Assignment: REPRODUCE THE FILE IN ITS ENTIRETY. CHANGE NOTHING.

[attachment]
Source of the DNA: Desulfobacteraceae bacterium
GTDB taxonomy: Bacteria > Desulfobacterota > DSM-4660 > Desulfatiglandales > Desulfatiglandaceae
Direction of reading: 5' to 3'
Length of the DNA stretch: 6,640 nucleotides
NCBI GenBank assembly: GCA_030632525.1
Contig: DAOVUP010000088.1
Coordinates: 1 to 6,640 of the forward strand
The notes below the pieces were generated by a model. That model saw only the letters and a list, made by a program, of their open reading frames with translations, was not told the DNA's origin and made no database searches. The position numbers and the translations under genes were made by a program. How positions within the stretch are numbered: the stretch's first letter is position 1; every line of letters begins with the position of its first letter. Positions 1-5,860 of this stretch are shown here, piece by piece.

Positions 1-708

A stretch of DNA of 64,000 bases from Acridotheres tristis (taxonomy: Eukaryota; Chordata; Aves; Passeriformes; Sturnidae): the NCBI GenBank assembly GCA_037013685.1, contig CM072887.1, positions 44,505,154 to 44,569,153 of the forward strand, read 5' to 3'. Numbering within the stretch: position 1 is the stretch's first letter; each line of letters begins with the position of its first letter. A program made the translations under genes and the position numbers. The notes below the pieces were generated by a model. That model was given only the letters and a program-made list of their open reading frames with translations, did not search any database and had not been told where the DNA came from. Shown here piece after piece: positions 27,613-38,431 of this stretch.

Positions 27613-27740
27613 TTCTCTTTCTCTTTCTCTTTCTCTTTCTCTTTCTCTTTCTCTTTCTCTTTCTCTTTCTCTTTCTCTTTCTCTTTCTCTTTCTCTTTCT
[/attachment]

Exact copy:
Source of the DNA: Desulfobacteraceae bacterium
GTDB taxonomy: Bacteria > Desulfobacterota > DSM-4660 > Desulfatiglandales > Desulfatiglandaceae
Direction of reading: 5' to 3'
Length of the DNA stretch: 6,640 nucleotides
NCBI GenBank assembly: GCA_030632525.1
Contig: DAOVUP010000088.1
Coordinates: 1 to 6,640 of the forward strand
The notes below the pieces were generated by a model. That model saw only the letters and a list, made by a program, of their open reading frames with translations, was not told the DNA's origin and made no database searches. The position numbers and the translations under genes were made by a program. How positions within the stretch are numbered: the stretch's first letter is position 1; every line of letters begins with the position of its first letter. Positions 1-5,860 of this stretch are shown here, piece by piece.

Positions 1-708

A stretch of DNA of 64,000 bases from Acridotheres tristis (taxonomy: Eukaryota; Chordata; Aves; Passeriformes; Sturnidae): the NCBI GenBank assembly GCA_037013685.1, contig CM072887.1, positions 44,505,154 to 44,569,153 of the forward strand, read 5' to 3'. Numbering within the stretch: position 1 is the stretch's first letter; each line of letters begins with the position of its first letter. A program made the translations under genes and the position numbers. The notes below the pieces were generated by a model. That model was given only the letters and a program-made list of their open reading frames with translations, did not search any database and had not been told where the DNA came from. Shown here piece after piece: positions 27,613-38,431 of this stretch.

Positions 27613-27740
27613 TTCTCTTTCTCTTTCTCTTTCTCTTTCTCTTTCTCTTTCTCTTTCTCTTTCTCTTTCTCTTTCTCTTTCTCTTTCTCTTTCTCTTTCT